A 2018 study indicates that the transmission route of respiratory diseases closely resembles the current transmission trajectory and patterns of the novel coronavirus. Government action from Singapore and South Korea that has tracked known infected individuals has noted that many of these individuals that have contracted the coronavirus are clustered together — which corroborates the 2018 study.
What are my risks of contracting COVID-19 from cooking at home, delivery or takeout?
Your likelihood of contracting COVID-19 is tied to your proximity to and frequency of interactions with others. In other words, you are more likely to come into contact with multiple individuals when you decide to order takeout as opposed to ordering delivery of groceries or cooking at home.
Restaurants and other food providers are under strict federal and state regulations in terms of proper hygiene within a professional setting. Restaurants who do not follow these regulations face severe consequences ranging from public posted notices to complete shutdowns.
Within Ann Arbor, restaurant signs alerting residents of their takeout or delivery only policies also tend to state that they are committed to adding extra precautions such as wearing gloves and utilizing hand sanitizers on top of keeping and regulating the high hygiene standards as required for most foodservice industries.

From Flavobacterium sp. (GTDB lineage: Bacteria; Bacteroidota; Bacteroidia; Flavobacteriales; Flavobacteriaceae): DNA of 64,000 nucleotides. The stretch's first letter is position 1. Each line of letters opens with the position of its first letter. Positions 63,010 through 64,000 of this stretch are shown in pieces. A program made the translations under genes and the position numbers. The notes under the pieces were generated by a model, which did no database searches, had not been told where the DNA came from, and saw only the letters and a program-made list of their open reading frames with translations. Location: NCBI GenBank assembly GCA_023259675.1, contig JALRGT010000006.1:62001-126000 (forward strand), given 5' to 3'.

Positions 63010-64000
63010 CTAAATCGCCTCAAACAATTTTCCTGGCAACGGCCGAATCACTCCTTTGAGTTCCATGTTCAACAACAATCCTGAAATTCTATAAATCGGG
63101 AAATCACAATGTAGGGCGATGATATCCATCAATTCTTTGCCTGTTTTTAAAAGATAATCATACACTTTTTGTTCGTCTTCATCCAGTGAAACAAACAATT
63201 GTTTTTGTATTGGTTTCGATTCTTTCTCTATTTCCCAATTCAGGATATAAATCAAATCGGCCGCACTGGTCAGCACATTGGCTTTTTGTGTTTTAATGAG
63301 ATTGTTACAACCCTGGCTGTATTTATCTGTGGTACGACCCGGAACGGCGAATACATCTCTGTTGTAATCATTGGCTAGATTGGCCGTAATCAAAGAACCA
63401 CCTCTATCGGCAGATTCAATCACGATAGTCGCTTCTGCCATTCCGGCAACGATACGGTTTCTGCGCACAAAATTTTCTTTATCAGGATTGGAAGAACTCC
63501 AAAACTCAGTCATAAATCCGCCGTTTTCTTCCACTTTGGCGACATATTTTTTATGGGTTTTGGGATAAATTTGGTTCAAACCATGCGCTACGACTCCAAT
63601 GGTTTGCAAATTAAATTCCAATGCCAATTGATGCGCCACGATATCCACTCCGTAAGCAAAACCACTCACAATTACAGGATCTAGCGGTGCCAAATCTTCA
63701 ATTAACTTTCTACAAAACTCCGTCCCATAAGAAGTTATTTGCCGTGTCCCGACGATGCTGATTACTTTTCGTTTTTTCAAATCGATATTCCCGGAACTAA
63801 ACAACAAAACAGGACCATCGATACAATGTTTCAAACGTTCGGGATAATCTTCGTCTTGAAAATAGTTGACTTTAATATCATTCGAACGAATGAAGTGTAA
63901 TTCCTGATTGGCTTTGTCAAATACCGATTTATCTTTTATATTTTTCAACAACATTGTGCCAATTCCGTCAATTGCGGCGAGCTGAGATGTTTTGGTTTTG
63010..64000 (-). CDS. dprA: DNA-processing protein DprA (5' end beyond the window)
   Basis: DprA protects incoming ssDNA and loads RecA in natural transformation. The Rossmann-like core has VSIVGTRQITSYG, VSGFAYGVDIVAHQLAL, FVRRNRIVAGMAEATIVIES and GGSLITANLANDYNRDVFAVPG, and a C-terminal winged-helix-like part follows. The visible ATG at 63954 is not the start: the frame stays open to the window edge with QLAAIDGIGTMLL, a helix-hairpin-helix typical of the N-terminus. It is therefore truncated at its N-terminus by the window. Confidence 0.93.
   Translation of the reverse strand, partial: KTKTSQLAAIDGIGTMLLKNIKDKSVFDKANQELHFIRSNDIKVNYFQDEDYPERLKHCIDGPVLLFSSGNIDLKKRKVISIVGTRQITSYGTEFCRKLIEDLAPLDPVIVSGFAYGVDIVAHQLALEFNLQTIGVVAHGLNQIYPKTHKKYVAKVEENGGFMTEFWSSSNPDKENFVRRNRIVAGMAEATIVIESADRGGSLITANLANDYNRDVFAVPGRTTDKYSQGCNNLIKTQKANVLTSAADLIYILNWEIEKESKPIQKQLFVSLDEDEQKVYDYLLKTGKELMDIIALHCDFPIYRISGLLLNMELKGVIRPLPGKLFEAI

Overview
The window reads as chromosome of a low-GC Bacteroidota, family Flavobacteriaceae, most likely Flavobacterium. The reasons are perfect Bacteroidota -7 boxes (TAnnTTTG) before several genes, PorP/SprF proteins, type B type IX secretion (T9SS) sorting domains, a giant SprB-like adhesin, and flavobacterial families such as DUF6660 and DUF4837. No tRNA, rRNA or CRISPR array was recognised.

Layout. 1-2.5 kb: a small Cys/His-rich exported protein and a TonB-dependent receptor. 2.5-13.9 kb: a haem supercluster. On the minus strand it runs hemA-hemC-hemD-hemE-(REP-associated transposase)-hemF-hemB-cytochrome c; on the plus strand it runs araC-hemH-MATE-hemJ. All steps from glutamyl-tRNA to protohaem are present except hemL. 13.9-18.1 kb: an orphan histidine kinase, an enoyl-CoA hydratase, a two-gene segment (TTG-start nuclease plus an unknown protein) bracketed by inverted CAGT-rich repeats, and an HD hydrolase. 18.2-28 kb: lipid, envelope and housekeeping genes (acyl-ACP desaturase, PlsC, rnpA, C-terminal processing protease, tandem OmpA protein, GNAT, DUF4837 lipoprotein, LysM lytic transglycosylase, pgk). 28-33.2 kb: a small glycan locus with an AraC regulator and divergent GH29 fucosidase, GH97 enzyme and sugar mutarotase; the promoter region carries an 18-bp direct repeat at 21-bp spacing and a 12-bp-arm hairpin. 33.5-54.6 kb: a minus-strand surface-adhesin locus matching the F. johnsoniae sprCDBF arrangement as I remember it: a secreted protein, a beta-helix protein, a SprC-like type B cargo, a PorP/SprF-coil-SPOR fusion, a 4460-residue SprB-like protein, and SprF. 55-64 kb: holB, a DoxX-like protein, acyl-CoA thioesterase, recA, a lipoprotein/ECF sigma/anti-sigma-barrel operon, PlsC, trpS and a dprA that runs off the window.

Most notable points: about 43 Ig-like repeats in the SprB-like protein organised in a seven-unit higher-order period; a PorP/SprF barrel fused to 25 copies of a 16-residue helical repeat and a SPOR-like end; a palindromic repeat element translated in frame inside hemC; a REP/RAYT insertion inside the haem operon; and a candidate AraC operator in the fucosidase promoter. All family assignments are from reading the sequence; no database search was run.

There are risks associated with groceries and cooking at home. Restaurants and restaurant workers tend to follow a higher safety standard than that of the average supermarket and grocery store worker. Following certain guidelines can help reduce the likelihood of contracting the coronavirus — treat all items taken from outside your home (such as packages and groceries) as potentially contaminated. Wash your hands after bringing in outside items as well as before, during and after cooking, sanitize all containers/products and transfer products to clean containers.
Jeffrey VanWingen, a doctor at Grand Rapids’s Family Medicine Specialists, offers a detailed video guide on how to best sterilize your groceries in the midst of the pandemic.